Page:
Oct 20

Written by: Thryon
10/20/2009 11:50 PM  RssIcon

Box Art
52 Weeks of Canadian Gaming - Week 40
Supreme Commander
Release Date: June 23, 2008
Developer: Hellbent Games
ESRB Rating: Everyone 10+
Reviewed by: Brian Wray
Real Time Strategy (RTS) games, a staple of the PC gaming community for the past fifteen years, are only recently starting to make headway onto consoles. The major stumbling blocks for the popular gaming genre has been the shear amount of processing power needed to render and move hundreds of units (not to mention all the bullets, rockets, explosions etc..) on the screen at once and the complexity of the controls required to do so. The processing requirement is not really an issue anymore with the Xbox 360 and PS3 gaming consoles, but the complexity of controls is still a major hurdle that needs to be overcome.

RTS games usually involve plenty of command that must be mastered. When playing an RTS game on a PC, the mouse provides a very easy way to choose specific units while the keyboard provides a vast number of keys to map various game functions and tasks. For example, Supreme Commander on the PC includes an array of over 85+ keys (or combination of keys) to perform every possible action in the game quickly and efficiently. The Xbox 360 controller may be complex, but it only has 10 buttons, one D-pad (allowing for 8 more selections) and two analog sticks. To port even a simple RTS game over to a console, game designers had to learn some new tricks and become very creative. Supreme Commander is no simple RTS, it is one of the most complex games ever developed. It was up to the talented folks at Canadian game developer Hellbent Games to pull-off the impossible. Did they succeed? Well yes and no.

First a little background story. For over 1,000 years a terrible conflict called the Infinite War has raged between three human-based factions: the United Earth Federation (UEF), Aeon Illuminate and Cybran Nation. Using Quantum Gate technology, the three factions can create “Quantum Tunnels” to nearly any location in the galaxy, granting them near-instantaneous travel to even the most distant planets. Massive Armored Command Units (MACU) can construct and unleash entire armies anytime and anywhere. The Infinite War has claimed billions of lives. Entire planets have been turned into nothing more than smouldering rocks floating lifelessly in space. There is no room for compromise. There is no room for mercy. Only you can end the Infinite War…..or so the game manual would have me believe. This disquieting message does set the tone for the game very well as only the total destruction of the enemy will be the acceptable outcome.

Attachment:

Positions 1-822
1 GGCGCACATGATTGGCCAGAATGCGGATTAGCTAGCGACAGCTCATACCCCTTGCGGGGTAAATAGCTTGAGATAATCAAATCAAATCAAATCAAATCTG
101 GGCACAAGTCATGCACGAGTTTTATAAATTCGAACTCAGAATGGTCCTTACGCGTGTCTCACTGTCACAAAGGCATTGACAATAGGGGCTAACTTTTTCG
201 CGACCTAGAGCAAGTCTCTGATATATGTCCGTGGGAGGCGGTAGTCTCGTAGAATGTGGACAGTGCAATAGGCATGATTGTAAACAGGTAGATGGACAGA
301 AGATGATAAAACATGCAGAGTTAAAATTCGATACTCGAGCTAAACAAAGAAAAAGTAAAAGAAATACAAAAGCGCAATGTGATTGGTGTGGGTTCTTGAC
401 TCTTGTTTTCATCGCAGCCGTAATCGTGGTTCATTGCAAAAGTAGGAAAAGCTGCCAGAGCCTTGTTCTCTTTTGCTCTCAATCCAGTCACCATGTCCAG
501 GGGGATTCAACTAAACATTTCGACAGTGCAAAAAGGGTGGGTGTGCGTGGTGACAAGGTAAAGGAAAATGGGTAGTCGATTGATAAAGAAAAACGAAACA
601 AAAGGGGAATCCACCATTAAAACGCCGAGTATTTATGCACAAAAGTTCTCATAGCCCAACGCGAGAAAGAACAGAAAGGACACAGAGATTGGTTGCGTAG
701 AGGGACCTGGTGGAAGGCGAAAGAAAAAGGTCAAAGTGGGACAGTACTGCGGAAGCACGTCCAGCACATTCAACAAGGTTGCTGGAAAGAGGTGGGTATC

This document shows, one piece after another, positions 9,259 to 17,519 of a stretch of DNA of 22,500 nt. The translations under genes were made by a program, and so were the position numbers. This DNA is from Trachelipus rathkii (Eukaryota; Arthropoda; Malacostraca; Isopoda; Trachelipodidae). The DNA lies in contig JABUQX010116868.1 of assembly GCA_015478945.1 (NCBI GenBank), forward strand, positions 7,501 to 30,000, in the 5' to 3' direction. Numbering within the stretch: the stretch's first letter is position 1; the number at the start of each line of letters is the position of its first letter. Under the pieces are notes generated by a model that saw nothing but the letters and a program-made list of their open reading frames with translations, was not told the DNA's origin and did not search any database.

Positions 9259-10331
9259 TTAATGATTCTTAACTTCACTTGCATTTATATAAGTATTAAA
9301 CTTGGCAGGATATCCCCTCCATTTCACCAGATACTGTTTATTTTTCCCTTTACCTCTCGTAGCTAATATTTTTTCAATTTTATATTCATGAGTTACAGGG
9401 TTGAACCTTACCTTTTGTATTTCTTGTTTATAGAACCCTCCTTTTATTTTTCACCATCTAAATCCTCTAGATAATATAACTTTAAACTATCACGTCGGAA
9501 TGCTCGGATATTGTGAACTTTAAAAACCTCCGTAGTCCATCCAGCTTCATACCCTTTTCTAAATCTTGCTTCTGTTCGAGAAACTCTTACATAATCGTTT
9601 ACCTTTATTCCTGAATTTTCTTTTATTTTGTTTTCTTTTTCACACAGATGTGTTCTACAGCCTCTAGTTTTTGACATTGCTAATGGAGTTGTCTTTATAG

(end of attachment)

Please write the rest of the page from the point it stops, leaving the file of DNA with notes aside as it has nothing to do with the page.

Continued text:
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When the game first starts, the player is presented with a choice of one of the three factions. There is really no advantage to choose one faction over the other as they are share similar offensive and defensive units be it land, air or navel and similarly also share near identical construction, resource and intel structures. The only real effect the choice of faction will have on the game is in relation to the storyline. This is not a criticism on the game, as there are over 100 different units or structures to build and command. Supreme Commander is truly a monumental game.

In Supreme Commander, commanders do not sit in a bunkered shelter barking orders. Nope they are located in giant mechs commanding troops from the middle of the battlefield. Before any order can be given, commanders must first gather resources and every army has need of both mater and energy. Of these two resources, only mater is collected as energy will be derived of mater. With enough mater and energy, massive armies can be erected quickly and effortlessly thanks to "replicator" technology allowing complex objects to be created from combinations of these two resources.